— Brittany K.

Dear Brittany,

friedforweb2As the chairman of the Dallas Conversion Court (Orthodox), and the author of a comprehensive work on conversion to Judaism, I have given much thought to the questions Ms. Mandel raises. I believe her claims are honest expressions of her genuine feelings during her conversion process and also the journeys of those with whom she has spoken. Some of her comments are truly thought-provoking points which should awaken any rabbi involved in this process to re-think how our candidates feel during this very difficult and stressful time. A number of points she raises, such as the feeling of persistent limbo, have been on my mind for years and is an on-going discussion between our rabbis and the candidates. I am saddened by the lack of empathy and level of insensitivity which she describes in certain communities and with certain rabbis, and am glad that much of that, as far as I can see, does not exist or not at that level here in Dallas; although I believe all of us can always do better.

As we are limited by space, I will address this Ms. Mandel’s first point. She complains that during their process prospective converts are not told how long it will take, keeping them in a constant state of limbo in many areas of life. She describes the psychological torture of not knowing if it will take days, months or years and nobody to answer that question, putting lives on hold for dating, marriage, jobs and the like for an indeterminate period of time.

I, personally, don’t know of any reputable conversion court that keeps its candidates in the dark to the tune of not knowing if it will take days, months or years! That is not to say there aren’t some insensitive rabbis out there who may be doing so, which would, indeed, be deplorable. We inform a new candidate that the process will probably take around two years, give or take a few months. Ms. Mandel claims that a candidate deserves at least a rough estimate, and that we do provide. At the same time we also explain to the candidates that they will need to have patience and fortitude, because the candidates will nearly always feel they are ready before the court feels the same.

This is a process that does not lend itself to pre-arranged, specific dates of completion. It is also not a graduation from a course that grants automatic rights to finish the process upon completion of a certain course of study. This goes to the crux of the process and what conversion is in traditional Jewish thought. What is the conversion process?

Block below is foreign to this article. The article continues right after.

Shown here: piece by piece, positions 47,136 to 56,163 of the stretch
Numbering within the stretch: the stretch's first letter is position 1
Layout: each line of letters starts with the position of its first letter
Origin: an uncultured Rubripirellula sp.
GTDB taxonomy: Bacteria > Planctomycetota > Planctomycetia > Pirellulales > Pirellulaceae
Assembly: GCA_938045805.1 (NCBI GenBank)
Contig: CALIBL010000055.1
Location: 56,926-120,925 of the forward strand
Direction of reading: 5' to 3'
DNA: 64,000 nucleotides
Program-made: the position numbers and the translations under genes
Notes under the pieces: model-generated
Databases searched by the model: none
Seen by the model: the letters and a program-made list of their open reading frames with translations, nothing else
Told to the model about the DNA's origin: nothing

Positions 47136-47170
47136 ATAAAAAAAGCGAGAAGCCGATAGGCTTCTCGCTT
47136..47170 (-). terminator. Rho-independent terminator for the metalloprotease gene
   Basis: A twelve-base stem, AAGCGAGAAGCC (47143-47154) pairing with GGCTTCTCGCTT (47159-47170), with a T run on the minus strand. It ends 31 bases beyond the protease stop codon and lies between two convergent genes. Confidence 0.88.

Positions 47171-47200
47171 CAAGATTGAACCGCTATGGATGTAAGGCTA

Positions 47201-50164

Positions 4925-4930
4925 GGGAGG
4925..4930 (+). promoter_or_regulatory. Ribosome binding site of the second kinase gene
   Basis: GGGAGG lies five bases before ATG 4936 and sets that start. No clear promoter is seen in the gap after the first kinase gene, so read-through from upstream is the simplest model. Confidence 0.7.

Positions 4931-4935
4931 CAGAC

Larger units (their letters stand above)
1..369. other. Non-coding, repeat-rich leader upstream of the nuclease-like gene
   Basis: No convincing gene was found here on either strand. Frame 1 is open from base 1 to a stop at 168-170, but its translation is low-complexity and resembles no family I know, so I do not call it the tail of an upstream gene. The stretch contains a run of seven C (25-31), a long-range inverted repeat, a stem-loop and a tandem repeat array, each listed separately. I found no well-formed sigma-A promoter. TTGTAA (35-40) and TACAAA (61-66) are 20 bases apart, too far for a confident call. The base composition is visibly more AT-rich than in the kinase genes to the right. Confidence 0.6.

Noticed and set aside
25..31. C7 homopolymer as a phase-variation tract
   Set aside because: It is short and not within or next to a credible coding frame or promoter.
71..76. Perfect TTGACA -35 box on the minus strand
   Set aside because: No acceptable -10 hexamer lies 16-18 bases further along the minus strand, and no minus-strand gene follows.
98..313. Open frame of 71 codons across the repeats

It is the belief of traditional Judaism that when one converts, he or she is not the same person as before with, simply a new commitment to a new belief system. The traditional sources of Jewish law and thought teach that when a gentile converts to Judaism they actually become a new person and are endowed with a Jewish soul. For this to happen they not only learn the material necessary to conduct themselves in a new way of life, they need to undergo a complete transformation. They need to become a worthy receptacle to be sanctified with a Jewish soul and become linked to Abraham, Isaac and Jacob and thousands of years of Jewish tradition. For this reason no two people are alike, no two people study at the same rate or can go through this transformation based on a pre-arranged set time. It needs to be a natural, unpretentious and wholesome process of inner change, and is very individualistic.

All that being said, Ms. Mandel’s point is well-taken, not to change the process itself, but for the rabbis to focus more on communication with the candidates and giving them the opportunity to express their frustrations with the difficulties of being in this state, and providing more helpful and comforting guidance.

Rabbi Yerachmiel D. Fried, noted scholar and author of numerous works on Jewish law, philosophy and Talmud, is founder and dean of DATA, the Dallas Kollel. Questions can be sent to him at yfried@sbcglobal.net.

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The gift of dinner together

The gift of dinner together

Posted on 13 November 2014 by admin

By Laura Seymour

Dear Families,

seymourforweb2Many who read “The Shabbat Lady” tell me that they have learned much about Judaism and Jewish practice from a practical perspective. The challenge is to integrate our Jewish knowledge and practice with our parenting. We are not Jewish only on Shabbat or holidays or at the synagogue — our Jewish self pervades all parts of our life.

A new book for all parents happens to be written by Jewish author Miriam Weinstein. “The Surprising Power of Family Meals — How Eating Together Makes Us Smarter, Stronger, Healthier, and Happier” is filled with studies and stories of how eating together makes a difference.

“It shows how eating ordinary, average everyday supper with your family is strongly linked to lower incidence of bad outcomes such as teenage drug and alcohol use, and to good qualities like emotional stability. It correlates with kindergarteners being better prepared to learn to read. Regular family supper helps keep asthmatic kids out of hospitals. It discourages both obesity and eating disorders. It supports your staying more connected to your extended family, your ethnic heritage, your community of faith. It will help children and families to be more resilient, reacting positively to those curves and arrows that life throws our way.”